Ingrid Schwartz, MD1, Jinendra Satiya, MD2, Harjit Singh, BSc3, Rtika Abraham, MD3, Mohit Girotra, MD3
1University of Miami, Miami, FL; 2New York Medical College - Metropolitan Hospital, West Palm Beach, FL; 3University of Miami Miller School of Medicine, Miami, FL
Introduction: The association between newly diagnosed Diabetes Mellitus (DM) and pancreatic ductal adenocarcinoma (PDAC) is a field of immense interest. Work up for unexplained abdominal pain (UAP) in DM patients could include endoscopic ultrasound (EUS). The aim of our study is to understand prevalence of pancreatic parenchymal and ductal changes during EUS in patients with DM being evaluated for UAP.
Methods: We retrospectively reviewed of charts of DM patients who underwent EUS at our center between 2010-2018 for the evaluation of UAP or other causes. Patients with known history of chronic pancreatitis (CP), pancreatic mass/PDAC
or pancreatic surgery were excluded.
Results: A hundred and fourteen patients were identified (mean age = 66±13.9 years; M:F= 48:66): 17 (14.9%) Blacks, 61 (53.5%) Whites, 66 (57.8%) Hispanics. Mean BMI was 31.3±8.9. Eight patients (7%) had DM type 1 and 106 (93%) had type 2, with mean disease duration of 9.78±6.4 years and mean HbA1c of 7.69±1.8%. Eighty patients (70%) were on oral agents and 64 (55%) on insulin-based regimens. Diabetic complications were present in 60 patients (52.6%). Alcohol use was reported in 30 (26%) patients, and smoking in 44 (38.5%) patients (14.6±26 mean pack/years). EUS was performed exclusively for UAP in 38 patients. Other indications included submucosal esophageal (2), gastric (13) or duodenal (3) lesion, CBD narrowing/dilation (21), abnormal hepatic panel (4), LAD on imaging (5), suspected choledocholithiasis (5), jaundice (2), and elevated CA-19-9 (3). Mean number of EUS procedures was 1.19±0.5 and mean interval between procedures was 229.5±203.6 days. Pancreatic abnormalities on non-EUS imaging were reported in 27 patients. On EUS, parenchymal or ductal abnormalities were present in 49 (42.9%) patients. Mean duration of disease in those noted to have EUS abnormalities was 10.6±5.8 years. When defined using Rosemont classification, 2 met criteria for CP, 6 were indeterminate. In 106 patients classified as normal pancreas, lobularity was the commonest finding seen in 20 (18.8%) patients. Out of the 14 patients who underwent interval EUS, 3 patients showed progression of parenchymal and ductal changes.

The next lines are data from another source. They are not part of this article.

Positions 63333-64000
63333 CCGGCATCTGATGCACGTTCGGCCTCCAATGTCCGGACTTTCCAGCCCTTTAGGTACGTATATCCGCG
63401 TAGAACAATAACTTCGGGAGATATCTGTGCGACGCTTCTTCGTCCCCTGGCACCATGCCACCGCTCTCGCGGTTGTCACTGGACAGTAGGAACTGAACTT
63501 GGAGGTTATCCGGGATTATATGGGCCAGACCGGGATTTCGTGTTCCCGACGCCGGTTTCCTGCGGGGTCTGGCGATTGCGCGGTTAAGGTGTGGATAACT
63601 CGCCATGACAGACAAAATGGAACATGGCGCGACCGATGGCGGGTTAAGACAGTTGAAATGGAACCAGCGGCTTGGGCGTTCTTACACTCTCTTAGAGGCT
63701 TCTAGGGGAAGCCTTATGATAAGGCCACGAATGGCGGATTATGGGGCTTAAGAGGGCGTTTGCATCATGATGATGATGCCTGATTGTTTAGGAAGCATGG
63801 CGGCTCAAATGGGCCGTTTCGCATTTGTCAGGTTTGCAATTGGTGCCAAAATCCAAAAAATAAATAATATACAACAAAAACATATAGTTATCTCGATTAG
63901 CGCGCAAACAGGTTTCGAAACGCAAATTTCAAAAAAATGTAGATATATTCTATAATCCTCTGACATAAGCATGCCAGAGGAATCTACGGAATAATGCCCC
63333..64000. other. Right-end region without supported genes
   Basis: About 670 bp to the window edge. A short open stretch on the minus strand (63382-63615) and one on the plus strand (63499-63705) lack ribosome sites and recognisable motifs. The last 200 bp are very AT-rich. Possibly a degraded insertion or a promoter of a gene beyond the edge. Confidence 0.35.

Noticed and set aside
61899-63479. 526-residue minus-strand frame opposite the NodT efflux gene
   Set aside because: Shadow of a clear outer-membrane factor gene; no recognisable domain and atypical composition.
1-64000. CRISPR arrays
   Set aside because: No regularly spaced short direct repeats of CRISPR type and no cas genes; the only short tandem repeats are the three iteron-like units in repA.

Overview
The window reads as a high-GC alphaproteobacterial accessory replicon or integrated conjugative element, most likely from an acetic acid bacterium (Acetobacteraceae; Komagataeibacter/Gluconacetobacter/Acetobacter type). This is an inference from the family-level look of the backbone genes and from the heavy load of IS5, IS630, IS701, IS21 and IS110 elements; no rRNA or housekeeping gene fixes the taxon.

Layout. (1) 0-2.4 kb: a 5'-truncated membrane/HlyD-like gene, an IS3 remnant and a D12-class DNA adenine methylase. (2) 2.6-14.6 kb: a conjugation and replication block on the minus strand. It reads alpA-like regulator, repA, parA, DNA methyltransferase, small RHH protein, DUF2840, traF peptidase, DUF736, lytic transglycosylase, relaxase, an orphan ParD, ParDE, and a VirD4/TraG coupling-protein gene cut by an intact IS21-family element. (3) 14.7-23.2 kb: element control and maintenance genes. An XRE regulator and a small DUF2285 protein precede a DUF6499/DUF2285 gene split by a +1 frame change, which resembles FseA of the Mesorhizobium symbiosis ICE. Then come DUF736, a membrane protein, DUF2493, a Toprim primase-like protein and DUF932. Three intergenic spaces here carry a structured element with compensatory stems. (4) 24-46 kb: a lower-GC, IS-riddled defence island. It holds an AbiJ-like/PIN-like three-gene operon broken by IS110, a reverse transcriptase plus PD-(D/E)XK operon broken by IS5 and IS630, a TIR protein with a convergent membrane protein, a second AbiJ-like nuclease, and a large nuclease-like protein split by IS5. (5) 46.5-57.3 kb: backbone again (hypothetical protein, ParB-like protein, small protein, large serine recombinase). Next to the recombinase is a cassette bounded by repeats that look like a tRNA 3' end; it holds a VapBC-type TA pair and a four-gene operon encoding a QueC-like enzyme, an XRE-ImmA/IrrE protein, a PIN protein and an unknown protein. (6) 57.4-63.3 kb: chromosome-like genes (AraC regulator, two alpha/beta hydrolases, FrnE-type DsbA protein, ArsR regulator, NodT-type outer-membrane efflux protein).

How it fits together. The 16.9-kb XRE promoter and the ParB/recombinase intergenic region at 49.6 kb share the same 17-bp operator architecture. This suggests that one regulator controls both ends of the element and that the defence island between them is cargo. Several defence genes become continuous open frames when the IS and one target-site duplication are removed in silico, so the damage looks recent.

Discussion: Endosonographic pancreatic abnormalities, not amounting to Rosemont definitions of CP, seem to be present in diabetic patients presenting with UAP. In our retrospective study, although 92.9% diabetic patients were classified to have normal pancreas, 38.6% of them had at least one abnormal finding on EUS.
Citation: Ingrid Schwartz, MD; Jinendra Satiya, MD; Harjit Singh, BSc; Rtika Abraham, MD; Mohit Girotra, MD. P1468 - ENDOSCOPIC ULTRASOUND ON DIABETIC PATIENTS FOR UNEXPLAINED ABDOMINAL PAIN: HIGH PREVALENCE OF PARENCHYMAL ABNORMALITIES. Program No. P1468. ACG 2019 Annual Scientific Meeting Abstracts. San Antonio, Texas: American College of Gastroenterology.